Have you ever pondered why an amazing girl like yourself still can't seem to fall in love, despite knowing you want to be with someone? If that's a "yes," then you might want to keep reading. It turns out that, according to a dating consultant, there are completely normal reasons you haven't fallen in love yet, even though you want a relationship.
This is something I can really relate to. For the past few months, I've been getting a little stressed out as I approach my quarter-life crisis. I'm 23, I have a solid career and I'd like to think I'm pretty decent-looking. But guess what? I still don't have a boyfriend. I don't get it: I love romance; I'm pleasant and friendly; I love the idea of falling in love. I've been on at least eight dates in the past couple of months, and I've enjoyed each guy's company. I've even been on a few second and third dates.
Everything sounds great, right? There's just one small problem.
I'm just not falling for any of them. Some of my friends think I'm just too picky and need to get over myself. They might be right. These guys have so much going for them: They're attractive, they've got good jobs and they've treated me well. I'm just not feeling a real connection.
It's made me wonder why I can't just fall for someone, and inspired me to look deeper into the reasons why people find themselves in this situation. Here are a few reasons chemistry might just not click for you right away.
1. Your expectations aren't realistic.
Outsized expectations are a common problem, dating consultant George Kong tells Elite Daily. "The problem is, people with unrealistic expectations don’t know they’re being unrealistic," he explains. "Their friend met a 5’10” athletic Scandinavian artist at the dog park, why can’t they? Never mind the fact that they don’t have a dog."
If you suspect you might have fallen into this trap, Kong suggests taking an honest look at your lifestyle. "Ask yourself if you've ever met the person that checks all the boxes," he says. "How often are you in situations where you can meet this person? If you’ve never met this person or if the meetings are rare, you’re expectations are probably unrealistic for the life you’re currently living."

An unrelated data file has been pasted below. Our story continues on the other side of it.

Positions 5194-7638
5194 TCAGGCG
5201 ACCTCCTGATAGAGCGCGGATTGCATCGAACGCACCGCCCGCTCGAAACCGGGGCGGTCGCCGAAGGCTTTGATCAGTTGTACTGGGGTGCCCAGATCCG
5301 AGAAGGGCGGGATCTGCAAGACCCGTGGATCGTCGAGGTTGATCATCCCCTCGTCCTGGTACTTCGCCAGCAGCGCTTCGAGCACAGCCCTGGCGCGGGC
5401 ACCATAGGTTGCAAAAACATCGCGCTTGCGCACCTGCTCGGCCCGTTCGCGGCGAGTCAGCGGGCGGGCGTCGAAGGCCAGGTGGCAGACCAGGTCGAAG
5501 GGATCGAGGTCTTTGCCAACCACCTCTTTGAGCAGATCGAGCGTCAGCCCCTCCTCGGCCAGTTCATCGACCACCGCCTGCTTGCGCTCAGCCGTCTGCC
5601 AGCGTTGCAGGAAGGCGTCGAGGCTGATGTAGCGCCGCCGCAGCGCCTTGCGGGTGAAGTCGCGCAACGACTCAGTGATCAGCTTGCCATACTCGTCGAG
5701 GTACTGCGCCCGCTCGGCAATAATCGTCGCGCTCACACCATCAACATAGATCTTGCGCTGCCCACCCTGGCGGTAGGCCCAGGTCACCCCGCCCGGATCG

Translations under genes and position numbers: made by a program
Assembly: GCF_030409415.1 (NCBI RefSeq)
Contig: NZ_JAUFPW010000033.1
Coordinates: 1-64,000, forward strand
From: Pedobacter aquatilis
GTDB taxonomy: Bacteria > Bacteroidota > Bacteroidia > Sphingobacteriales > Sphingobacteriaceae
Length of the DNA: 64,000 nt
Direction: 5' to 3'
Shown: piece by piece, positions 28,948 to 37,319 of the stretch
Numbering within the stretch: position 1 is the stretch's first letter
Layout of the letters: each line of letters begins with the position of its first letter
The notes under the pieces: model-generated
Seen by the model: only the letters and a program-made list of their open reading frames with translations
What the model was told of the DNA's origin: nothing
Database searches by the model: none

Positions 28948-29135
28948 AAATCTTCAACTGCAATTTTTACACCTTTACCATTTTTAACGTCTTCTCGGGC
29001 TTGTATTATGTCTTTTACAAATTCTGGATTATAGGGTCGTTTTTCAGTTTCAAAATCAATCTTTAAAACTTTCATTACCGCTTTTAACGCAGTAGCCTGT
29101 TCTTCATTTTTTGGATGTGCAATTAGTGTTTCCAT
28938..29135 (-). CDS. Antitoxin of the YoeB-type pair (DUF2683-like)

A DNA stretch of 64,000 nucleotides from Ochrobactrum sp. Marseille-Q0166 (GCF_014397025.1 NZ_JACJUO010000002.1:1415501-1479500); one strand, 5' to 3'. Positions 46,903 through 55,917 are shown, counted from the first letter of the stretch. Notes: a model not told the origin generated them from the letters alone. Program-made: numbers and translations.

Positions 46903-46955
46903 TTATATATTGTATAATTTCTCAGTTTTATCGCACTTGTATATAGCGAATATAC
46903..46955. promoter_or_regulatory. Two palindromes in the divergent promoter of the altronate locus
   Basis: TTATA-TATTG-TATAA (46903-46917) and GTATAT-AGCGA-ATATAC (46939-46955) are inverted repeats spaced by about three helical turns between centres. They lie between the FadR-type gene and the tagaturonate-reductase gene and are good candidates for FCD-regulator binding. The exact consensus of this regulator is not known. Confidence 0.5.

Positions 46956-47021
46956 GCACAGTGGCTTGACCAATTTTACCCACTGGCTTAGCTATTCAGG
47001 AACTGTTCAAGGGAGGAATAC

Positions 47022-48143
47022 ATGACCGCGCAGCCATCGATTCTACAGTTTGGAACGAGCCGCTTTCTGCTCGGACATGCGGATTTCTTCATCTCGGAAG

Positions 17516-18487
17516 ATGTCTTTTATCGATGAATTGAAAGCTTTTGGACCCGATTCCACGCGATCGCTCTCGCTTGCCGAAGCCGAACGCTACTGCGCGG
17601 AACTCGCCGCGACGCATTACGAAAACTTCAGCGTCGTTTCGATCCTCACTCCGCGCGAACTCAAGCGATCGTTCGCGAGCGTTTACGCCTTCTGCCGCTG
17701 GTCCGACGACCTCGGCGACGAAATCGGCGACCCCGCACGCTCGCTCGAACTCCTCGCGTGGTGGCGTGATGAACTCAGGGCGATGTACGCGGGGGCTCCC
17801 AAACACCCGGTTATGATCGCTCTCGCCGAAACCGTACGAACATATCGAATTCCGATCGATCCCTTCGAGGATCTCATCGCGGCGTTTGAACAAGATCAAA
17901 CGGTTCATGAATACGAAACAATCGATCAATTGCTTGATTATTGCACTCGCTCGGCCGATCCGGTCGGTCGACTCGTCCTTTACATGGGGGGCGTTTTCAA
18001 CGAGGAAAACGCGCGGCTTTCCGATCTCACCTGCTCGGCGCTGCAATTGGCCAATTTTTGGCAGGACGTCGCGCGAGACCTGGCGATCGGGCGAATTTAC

If you're searching for Prince Charming rather than the person next door, Kong notes this might be a defense mechanism to protect yourself from the perceived pain of rejection. In other words, you think you won't get hurt if you never let yourself fall for somebody.
2. Dating feels like too much pressure.
Whether you prefer to meet people IRL or on apps, the process of setting up a date and actually surviving an hour or two of conversation with a stranger over lattes or beers might feel pretty intimidating. Kong compares the stress you might feel before a date to a job interview. "Imagine if you just graduated and only expecting to work for one employer for the rest of your life," he says. "Your job-interview anxieties would be through the roof!"
Luckily, he has a suggestion: To the extent that you can, try to shift your mindset. He explains, "Dating is a process. The only expectations you should have going in are: (1) You're going to meet someone new and (2) It will either be a good conversation or a good story to share with your friends."
3. Finding love is a matter of luck and timing.
Even on dating apps, there's no real algorithm for finding love. You don't just fall in love with someone based on compatibility, or on how sexy, smart and sweet the person is. It's about chemistry, timing, and all the weird, wonderful coincidences life throws your way.
Love can sneak up on you when you least expect it, and often, with the person you least expect it with. That's what makes it such a delightful surprise.
Unfortunately, there's no simple trick or quick life hack to falling in love. It happens in its own time, on its own schedule, and there's no one "normal" timeline for it to happen. If you haven't fallen in love yet, you aren't alone. If anything, I bet there's another person out there who's perfect for you — and currently going through the exact same thing.
Additional reporting by Hannah Orenstein.
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